The Greatest MMA News Column 03.04.14: No TRT For You
Posted by Dan Plunkett on 03.04.2014
News and thoughts on the Nevada commission's decision to ban TRT, drug testing issues, Rampage vs. King Mo, Gustafsson vs. Manuwa this Saturday, UFC's new TV deal, and more!
Nevada bans TUEs for TRT. The Nevada Athletic Commission banned therapeutic use exemptions for testosterone replacement therapy on Thursday. Two days earlier, ESPN published a report on the high rate of TRT in MMA. It doesn't appear that the pan was directly motivated from the piece, as the proposal was written up by commissioner Skip Avansino days earlier, but it certainly wasn't pro TRT.
Already, the UFC and the Comissao Atletica Brasileira de MMA (the Brazilian commission) have announced they will adopt the ban on bouts they sanction. The ban made an immediate impact when Vitor Belfort, TRT's most controversial user, was taken out of his May 24 title match by the UFC and replaced with Lyoto Machida. That generated some controversy, as Belfort will no longer be compelled to release the results of a random drug test recently conducted by the Nevada commission as it's no longer a licensing issue, and he doesn't seem to have interest in willingly releasing the results.
Although TRT users, at least those in the UFC, were the most rigorously drug tested athletes in the sport by a country mile, the treatment still needed to go. Hypogonadism, the condition found in fighters with low testosterone, can be caused by use of anabolic steroids. One study suggested that those who use TRT following steroid abuse will see more of a benefit from TRT, although there needs to be more research (preferably on humans) before a definitive conclusion can be reached. However, even a preliminary finding such as that should be enough to side with caution and grant TUE's for TRT only in rare cases where the patient is clearly not at fault for the condition causing the need for synthetic testosterone. The argument that blows to the head causes low testosterone doesn't hold water because it's only a hypothesis at this point, and if someone is suffering from low testosterone because of head trauma, why grant them a TUE so they can get more head trauma?
While a ban on TRT was the correct step for MMA, it needed to be coupled with something that is not happening: enhanced drug testing. As previously mentioned, known testosterone users were strictly tested by the UFC, keeping them within the allowable limit (up to 700ng/dL when the upper normal range is about 1000ng/dL). In light of the ban, it looks like those tests will stop and be left to the athletic commissions, according to the UFC. So in theory, TRT users could continue on with the treatment and as long as their normal fight time drug test wasn't flagged for an abnormal T/E ratio, nobody would know.
Completely eradicating performance-enhancing drug use in any sport is impossible even with the most advanced testing. New high-end drugs will be developed, and others will continue to use more traditional methods and still perhaps fall through the cracks. But the complete lack of random testing makes it the Wild West. Even merely the addition of blood tests and CIR testing to the current lackluster testing would be helpful.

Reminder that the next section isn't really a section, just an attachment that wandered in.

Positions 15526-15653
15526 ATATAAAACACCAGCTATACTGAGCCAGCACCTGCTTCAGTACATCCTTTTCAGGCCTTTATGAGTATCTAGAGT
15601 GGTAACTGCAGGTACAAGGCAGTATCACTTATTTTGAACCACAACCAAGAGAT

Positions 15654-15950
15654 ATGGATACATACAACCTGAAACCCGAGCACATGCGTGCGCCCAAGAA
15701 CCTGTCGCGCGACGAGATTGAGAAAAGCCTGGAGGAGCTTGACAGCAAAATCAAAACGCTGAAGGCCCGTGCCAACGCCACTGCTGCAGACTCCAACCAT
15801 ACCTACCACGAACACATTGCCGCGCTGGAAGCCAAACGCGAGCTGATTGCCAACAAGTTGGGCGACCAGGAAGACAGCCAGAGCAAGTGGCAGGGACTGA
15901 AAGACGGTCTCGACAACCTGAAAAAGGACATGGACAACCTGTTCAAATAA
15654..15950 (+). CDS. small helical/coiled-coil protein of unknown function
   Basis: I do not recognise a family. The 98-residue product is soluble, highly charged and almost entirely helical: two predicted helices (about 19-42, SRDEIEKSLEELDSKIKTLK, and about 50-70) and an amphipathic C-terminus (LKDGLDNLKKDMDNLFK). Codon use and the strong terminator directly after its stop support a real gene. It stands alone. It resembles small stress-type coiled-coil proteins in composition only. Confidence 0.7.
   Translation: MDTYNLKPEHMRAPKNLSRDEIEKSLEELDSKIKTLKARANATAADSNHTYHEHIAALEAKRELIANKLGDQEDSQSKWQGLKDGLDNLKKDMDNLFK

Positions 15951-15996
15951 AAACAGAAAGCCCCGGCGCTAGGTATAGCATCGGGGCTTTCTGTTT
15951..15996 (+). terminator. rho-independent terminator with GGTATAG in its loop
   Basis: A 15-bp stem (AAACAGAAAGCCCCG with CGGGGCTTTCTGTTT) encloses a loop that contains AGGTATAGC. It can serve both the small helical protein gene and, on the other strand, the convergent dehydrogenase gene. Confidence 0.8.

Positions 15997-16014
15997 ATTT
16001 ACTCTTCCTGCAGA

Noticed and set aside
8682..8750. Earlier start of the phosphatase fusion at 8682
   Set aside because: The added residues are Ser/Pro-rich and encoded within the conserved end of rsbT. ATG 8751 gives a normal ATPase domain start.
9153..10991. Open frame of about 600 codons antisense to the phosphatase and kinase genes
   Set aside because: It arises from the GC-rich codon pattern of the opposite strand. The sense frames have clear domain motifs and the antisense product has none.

Without enhanced testing, the ban on TRT is of no substance. Even if you believe those on TRT were "cheating" or in the wrong, at least they were doing it legally. Now they fall back into the shadows with everybody else.
The UFC's response to criticism about its drug testing, aside from the awful "we're testing by the fucking government," points to logistic and cost issues with an expanded testing program. A wide-scale random testing program encompassing all fighters would be very expensive. However, it's something the UFC can afford, especially because it should be a priority. At the very least, main event and title match competitors could be subjected to more rigorous testing. It wouldn't be nearly as expensive as an across the board program but still show the company is doing something to address performance-enhancing drugs.
Rampage and King Mo set to clash in Bellator finals. Bellator's light heavyweight tournament went roughly as well as they could have hoped. The two star fighters in the field, Quinton "Rampage" Jackson and Muhammed "King Mo" Lawal advanced to the finals and they pulled very solid numbers. Live and same day views put the show at an average of 880,000 viewers, making it Bellator's fifth most viewed show in company history and their best Friday outing ever. Jackson's November Bellator debut, without the benefit of Lawal and having the hype of a season debut, averaged 793,000 viewers and peaked with 1.2 million. Friday's show peaked with 1.1 million viewers for Jackson's first round knockout win against Christian M'Pumbu. Live, the show did a reported sellout of 6,000 fans.
After Jackson's win, viewers were treated to a totally, absolutely, no question about it not pre-planned scuffle between on again off again pro wrestlers and generally cordial Jackson and Lawal. Jackson went into full on promo mode in a way he never has before. He talked about people saying he was finished, and noted he was "taking everybody out," but not to dinner, which would have been extremely kind, rather in the sense of beating people up. Rampage then pointed at Lawal and told him he was next and he was "the man" of Bellator, and the two were separated.